Virtual address to commemorate the 75th anniversary of the United Nations General Assembly
Mr. President and fellow delegates.
It’s an honour to share a few words with you as we mark the 75th anniversary of these United Nations.
My friends, we should have been commemorating this milestone together – in person, and in a better context.
But the fact that we’re still doing so virtually highlights the magnitude of the crisis we face, and the imperative to be united in our response.
The harsh reality is that we are a world in crisis.
And not just because of the last few months. Not just because of COVID-19.
But because of the last few decades. And because of all of us.
Climate change, violent extremism, escalating numbers of displaced people and migrants – these are the crises of a system that no longer works as well as it should.
We cannot wait for someone else to fix it. All of us can’t wait for some of us to solve our problems.
We must all take action, because we are all in peril.
More than ever before, the international community must join forces and step up its efforts to find solutions and uphold a set of common ideals and principles.
The UN has helped us to do this work for 75 years now.
But our work together has not been enough. Today, in the midst of this crisis, this is more evident than ever.
Since its creation, the United Nations has contributed to making a real difference to the lives of millions of people around the world.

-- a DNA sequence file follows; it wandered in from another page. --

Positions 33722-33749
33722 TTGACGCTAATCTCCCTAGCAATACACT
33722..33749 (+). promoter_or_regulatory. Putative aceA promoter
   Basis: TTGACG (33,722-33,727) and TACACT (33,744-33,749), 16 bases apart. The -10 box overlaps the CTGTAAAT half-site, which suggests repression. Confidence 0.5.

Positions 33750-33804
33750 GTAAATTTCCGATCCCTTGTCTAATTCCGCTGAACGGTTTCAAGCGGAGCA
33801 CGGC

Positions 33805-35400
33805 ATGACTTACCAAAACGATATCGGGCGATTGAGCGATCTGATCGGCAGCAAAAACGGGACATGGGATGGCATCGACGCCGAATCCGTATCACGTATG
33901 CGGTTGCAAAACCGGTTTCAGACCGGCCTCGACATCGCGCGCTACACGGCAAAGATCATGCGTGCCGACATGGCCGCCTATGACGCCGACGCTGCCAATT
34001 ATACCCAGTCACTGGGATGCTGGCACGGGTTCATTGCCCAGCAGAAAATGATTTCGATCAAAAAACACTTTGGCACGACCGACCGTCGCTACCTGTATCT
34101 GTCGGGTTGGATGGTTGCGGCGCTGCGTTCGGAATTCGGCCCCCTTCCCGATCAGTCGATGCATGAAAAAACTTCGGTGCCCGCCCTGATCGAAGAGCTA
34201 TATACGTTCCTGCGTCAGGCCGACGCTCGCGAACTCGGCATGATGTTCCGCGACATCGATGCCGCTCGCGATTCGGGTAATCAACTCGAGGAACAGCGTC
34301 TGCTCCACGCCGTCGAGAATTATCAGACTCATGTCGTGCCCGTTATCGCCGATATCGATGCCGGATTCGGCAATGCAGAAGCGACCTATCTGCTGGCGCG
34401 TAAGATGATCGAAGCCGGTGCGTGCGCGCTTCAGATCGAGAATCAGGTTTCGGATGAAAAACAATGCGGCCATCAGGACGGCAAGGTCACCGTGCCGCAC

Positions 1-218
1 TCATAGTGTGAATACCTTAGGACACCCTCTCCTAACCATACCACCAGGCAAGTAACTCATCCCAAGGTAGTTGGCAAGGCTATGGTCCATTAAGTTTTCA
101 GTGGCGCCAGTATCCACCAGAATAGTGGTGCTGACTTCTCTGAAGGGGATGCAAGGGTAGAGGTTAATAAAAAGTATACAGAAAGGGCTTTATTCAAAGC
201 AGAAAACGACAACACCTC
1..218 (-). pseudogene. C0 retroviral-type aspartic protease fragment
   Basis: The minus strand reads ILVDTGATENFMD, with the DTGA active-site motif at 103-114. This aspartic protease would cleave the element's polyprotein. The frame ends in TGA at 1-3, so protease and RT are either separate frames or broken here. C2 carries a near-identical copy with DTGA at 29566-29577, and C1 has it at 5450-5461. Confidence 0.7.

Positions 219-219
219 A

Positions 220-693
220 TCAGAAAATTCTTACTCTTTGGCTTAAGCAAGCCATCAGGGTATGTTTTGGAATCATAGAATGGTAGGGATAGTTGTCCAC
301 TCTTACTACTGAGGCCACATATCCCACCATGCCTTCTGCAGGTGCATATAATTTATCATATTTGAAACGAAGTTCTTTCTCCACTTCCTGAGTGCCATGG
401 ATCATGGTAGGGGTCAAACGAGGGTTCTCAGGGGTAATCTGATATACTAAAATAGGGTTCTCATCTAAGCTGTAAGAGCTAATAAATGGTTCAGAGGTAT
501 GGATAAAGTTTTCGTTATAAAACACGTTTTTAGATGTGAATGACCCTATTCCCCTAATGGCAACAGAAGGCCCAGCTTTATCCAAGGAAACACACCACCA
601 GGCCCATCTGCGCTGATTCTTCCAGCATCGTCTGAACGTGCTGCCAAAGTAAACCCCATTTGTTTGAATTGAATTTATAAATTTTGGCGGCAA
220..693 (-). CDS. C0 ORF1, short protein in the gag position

We have fought against AIDS, eradicated smallpox, ended wars, and prevented famines.
The United Nations has become a safety net for the world’s most vulnerable people.
The UN has drawn attention to problems that were once hidden, such as modern slavery and the use of child soldiers.
The UN has tremendous convening power. It exposes the challenges we face and lays out solutions to them.
But its ability to act, to improve the lives of people around the world, depends on the political will of the member states.
The COVID-19 pandemic has changed all our lives, and taken hundreds of thousands from us.
It has pushed our health care systems and stalled our economies.
It has laid bare global inequalities – in health care, in access to food and social supports.
But challenges are also opportunities.
And right now, as we work to protect people, we have an opportunity to build a better tomorrow for our children and our grandchildren.
The legacy of this pandemic – and our collective response to it – must not be one of deepened inequality or increased isolationism.
As we focus on recovery in our own countries, we must remain committed to the goals and principles that were laid out at the founding of the UN 75 years ago.
In fact, we have to double down on our efforts.
We must work together to ensure that our institutions go further and do more.
That they are equipped to respond to today’s challenges – and ensure that no one is left behind.
Canada was there at the beginning, and Canada will continue to be there.
Because we know that we can accomplish more together – united as nations, communities, and people.
The lives of billions hang in the balance.